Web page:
What has been lacking, Grossman says, is the financial incentive to build in security. "Those in the best position to do something about it aren't necessarily incentivized to do something about it. It's why we have identity theft and not loan fraud, because the incentives were in the wrong place."

Related content:

 

Black Hat USA returns to Las Vegas with hands-on technical Trainings, cutting-edge Briefings, Arsenal open-source tool demonstrations, top-tier security solutions and service providers in the Business Hall. Click for information on the conference and to register.

 

Curtis Franklin Jr. is Senior Analyst at Omdia, focusing on enterprise security management. Curtis has been writing about technologies and products in computing and networking since the early 1980s. He has been on staff and contributed to technology-industry publications ... View Full Bio
 

Recommended Reading:

Comment  | 
Print  | 
More Insights
Comments
Newest First  |  Oldest First  |  Threaded View
EdwardThirlwall
50%
50%
EdwardThirlwall,
User Rank: Moderator
7/24/2019 | 2:19:48 AM
Close off the pathways
When there's a will, there's a way mate. Even with artificial intelligence governing private information and improving on security measures, there are still plenty of methods to gain illegal and unauthorized access if the crooks are resourceful enough. Sure it'll get harder for them to do so, which is the ultimate aim, but in no way are we supposed to rest on our laurels regarding this. We need to keep improving to make sure that all avenues of attack are snuffed out!
UdyRegan
50%
50%
UdyRegan,
User Rank: Apprentice
7/22/2019 | 3:24:21 AM
Sad reality
It is sad to say that security concerns are growing as the days go by. This is the reason for the spike in demand for authentication needs in various industries. Demands have grown tremendously as users know exactly how attacks are becoming more prominent even down to the smallest scale of a user. This is the sad but real truth that we all have to accept and counter on our side.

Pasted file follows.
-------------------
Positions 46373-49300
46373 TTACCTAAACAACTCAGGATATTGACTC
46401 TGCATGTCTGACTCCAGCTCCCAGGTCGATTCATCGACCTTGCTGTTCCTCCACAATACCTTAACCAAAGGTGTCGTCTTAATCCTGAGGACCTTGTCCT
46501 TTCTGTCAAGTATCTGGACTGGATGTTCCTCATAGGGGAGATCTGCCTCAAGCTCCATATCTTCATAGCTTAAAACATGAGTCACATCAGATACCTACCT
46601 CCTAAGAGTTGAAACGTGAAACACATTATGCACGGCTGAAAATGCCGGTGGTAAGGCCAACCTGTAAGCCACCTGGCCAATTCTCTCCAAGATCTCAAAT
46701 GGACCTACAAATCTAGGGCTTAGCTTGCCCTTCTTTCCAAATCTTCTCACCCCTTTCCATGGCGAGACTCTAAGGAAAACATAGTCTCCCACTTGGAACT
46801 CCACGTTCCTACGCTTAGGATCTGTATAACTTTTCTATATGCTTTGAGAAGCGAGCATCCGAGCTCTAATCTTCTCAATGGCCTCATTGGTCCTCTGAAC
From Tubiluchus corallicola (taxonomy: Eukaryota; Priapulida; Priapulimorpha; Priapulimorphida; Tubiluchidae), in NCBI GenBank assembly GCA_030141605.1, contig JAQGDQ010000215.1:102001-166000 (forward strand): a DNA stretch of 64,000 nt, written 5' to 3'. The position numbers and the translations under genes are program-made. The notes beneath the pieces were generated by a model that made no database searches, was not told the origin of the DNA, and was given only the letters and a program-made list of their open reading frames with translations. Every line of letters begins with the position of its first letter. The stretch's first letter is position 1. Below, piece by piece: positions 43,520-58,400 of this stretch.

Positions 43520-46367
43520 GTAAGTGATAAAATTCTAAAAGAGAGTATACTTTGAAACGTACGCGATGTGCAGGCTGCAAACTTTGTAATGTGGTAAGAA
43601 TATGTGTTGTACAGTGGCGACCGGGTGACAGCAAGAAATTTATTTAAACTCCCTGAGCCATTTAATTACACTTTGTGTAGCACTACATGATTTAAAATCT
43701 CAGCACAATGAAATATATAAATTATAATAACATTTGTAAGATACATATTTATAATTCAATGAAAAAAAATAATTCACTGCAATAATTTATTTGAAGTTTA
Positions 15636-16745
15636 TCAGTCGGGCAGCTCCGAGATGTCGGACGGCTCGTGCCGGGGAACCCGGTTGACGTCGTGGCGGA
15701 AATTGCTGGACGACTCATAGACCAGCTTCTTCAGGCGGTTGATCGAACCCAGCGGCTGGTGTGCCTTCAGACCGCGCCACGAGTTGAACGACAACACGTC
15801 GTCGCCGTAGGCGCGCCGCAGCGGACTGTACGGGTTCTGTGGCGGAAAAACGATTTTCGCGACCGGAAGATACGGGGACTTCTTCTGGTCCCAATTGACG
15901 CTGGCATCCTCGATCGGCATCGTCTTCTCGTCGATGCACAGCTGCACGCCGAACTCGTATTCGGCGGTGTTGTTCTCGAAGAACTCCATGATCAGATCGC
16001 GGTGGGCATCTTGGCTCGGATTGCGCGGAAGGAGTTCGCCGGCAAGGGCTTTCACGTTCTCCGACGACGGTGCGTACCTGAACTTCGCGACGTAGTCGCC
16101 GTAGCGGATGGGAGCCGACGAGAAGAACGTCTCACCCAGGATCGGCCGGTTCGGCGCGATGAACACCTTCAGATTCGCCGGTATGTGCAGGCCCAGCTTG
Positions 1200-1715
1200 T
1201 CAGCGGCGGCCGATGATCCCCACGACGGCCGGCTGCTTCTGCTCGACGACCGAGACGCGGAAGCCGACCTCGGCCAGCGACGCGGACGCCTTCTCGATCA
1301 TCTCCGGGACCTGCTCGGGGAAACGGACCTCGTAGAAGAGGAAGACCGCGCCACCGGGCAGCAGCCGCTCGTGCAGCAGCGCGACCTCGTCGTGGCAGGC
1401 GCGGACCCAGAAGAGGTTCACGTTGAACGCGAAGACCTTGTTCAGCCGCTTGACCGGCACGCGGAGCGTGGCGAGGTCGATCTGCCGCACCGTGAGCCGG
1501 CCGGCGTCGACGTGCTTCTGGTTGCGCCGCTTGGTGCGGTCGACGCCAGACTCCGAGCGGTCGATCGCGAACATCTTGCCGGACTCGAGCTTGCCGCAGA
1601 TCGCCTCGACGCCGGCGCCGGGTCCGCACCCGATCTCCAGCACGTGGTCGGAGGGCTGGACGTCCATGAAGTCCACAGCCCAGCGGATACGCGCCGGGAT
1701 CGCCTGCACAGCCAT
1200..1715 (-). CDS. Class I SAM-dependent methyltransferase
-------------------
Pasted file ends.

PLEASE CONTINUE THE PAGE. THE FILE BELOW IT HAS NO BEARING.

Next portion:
Commentary
What the FedEx Logo Taught Me About Cybersecurity
Matt Shea, Head of Federal @ MixMode,  6/4/2021
Edge-DRsplash-10-edge-articles
A View From Inside a Deception
Sara Peters, Senior Editor at Dark Reading,  6/2/2021
Register for Dark Reading Newsletters
White Papers
Video
Cartoon
Current Issue
The State of Cybersecurity Incident Response
In this report learn how enterprises are building their incident response teams and processes, how they research potential compromises, how they respond to new breaches, and what tools and processes they use to remediate problems and improve their cyber defenses for the future.
Flash Poll
How Enterprises are Developing Secure Applications
How Enterprises are Developing Secure Applications
Recent breaches of third-party apps are driving many organizations to think harder about the security of their off-the-shelf software as they continue to move left in secure software development practices.
Twitter Feed
Dark Reading - Bug Report
Bug Report
Enterprise Vulnerabilities
From DHS/US-CERT's National Vulnerability Database
CVE-2021-34682
PUBLISHED: 2021-06-12
Receita Federal IRPF 2021 1.7 allows a man-in-the-middle attack against the update feature.
CVE-2021-31811
PUBLISHED: 2021-06-12
In Apache PDFBox, a carefully crafted PDF file can trigger an OutOfMemory-Exception while loading the file. This issue affects Apache PDFBox version 2.0.23 and prior 2.0.x versions.
CVE-2021-31812
PUBLISHED: 2021-06-12
In Apache PDFBox, a carefully crafted PDF file can trigger an infinite loop while loading the file. This issue affects Apache PDFBox version 2.0.23 and prior 2.0.x versions.
CVE-2021-32552
PUBLISHED: 2021-06-12
It was discovered that read_file() in apport/hookutils.py would follow symbolic links or open FIFOs. When this function is used by the openjdk-16 package apport hooks, it could expose private data to other local users.
CVE-2021-32553
PUBLISHED: 2021-06-12
It was discovered that read_file() in apport/hookutils.py would follow symbolic links or open FIFOs. When this function is used by the openjdk-17 package apport hooks, it could expose private data to other local users.